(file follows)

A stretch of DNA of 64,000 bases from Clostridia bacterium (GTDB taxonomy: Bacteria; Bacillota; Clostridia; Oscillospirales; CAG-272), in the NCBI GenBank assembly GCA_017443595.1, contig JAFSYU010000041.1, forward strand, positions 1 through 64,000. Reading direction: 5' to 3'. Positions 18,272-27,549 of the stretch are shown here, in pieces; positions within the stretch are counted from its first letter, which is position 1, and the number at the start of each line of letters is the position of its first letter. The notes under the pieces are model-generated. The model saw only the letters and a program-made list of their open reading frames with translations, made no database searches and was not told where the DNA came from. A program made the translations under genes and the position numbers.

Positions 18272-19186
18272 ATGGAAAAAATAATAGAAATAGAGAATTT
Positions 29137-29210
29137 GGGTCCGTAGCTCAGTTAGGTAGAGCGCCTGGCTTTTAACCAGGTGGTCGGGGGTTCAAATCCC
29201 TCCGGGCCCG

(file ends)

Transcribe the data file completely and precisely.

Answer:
A stretch of DNA of 64,000 bases from Clostridia bacterium (GTDB taxonomy: Bacteria; Bacillota; Clostridia; Oscillospirales; CAG-272), in the NCBI GenBank assembly GCA_017443595.1, contig JAFSYU010000041.1, forward strand, positions 1 through 64,000. Reading direction: 5' to 3'. Positions 18,272-27,549 of the stretch are shown here, in pieces; positions within the stretch are counted from its first letter, which is position 1, and the number at the start of each line of letters is the position of its first letter. The notes under the pieces are model-generated. The model saw only the letters and a program-made list of their open reading frames with translations, made no database searches and was not told where the DNA came from. A program made the translations under genes and the position numbers.

Positions 18272-19186
18272 ATGGAAAAAATAATAGAAATAGAGAATTT
Positions 29137-29210
29137 GGGTCCGTAGCTCAGTTAGGTAGAGCGCCTGGCTTTTAACCAGGTGGTCGGGGGTTCAAATCCC
29201 TCCGGGCCCG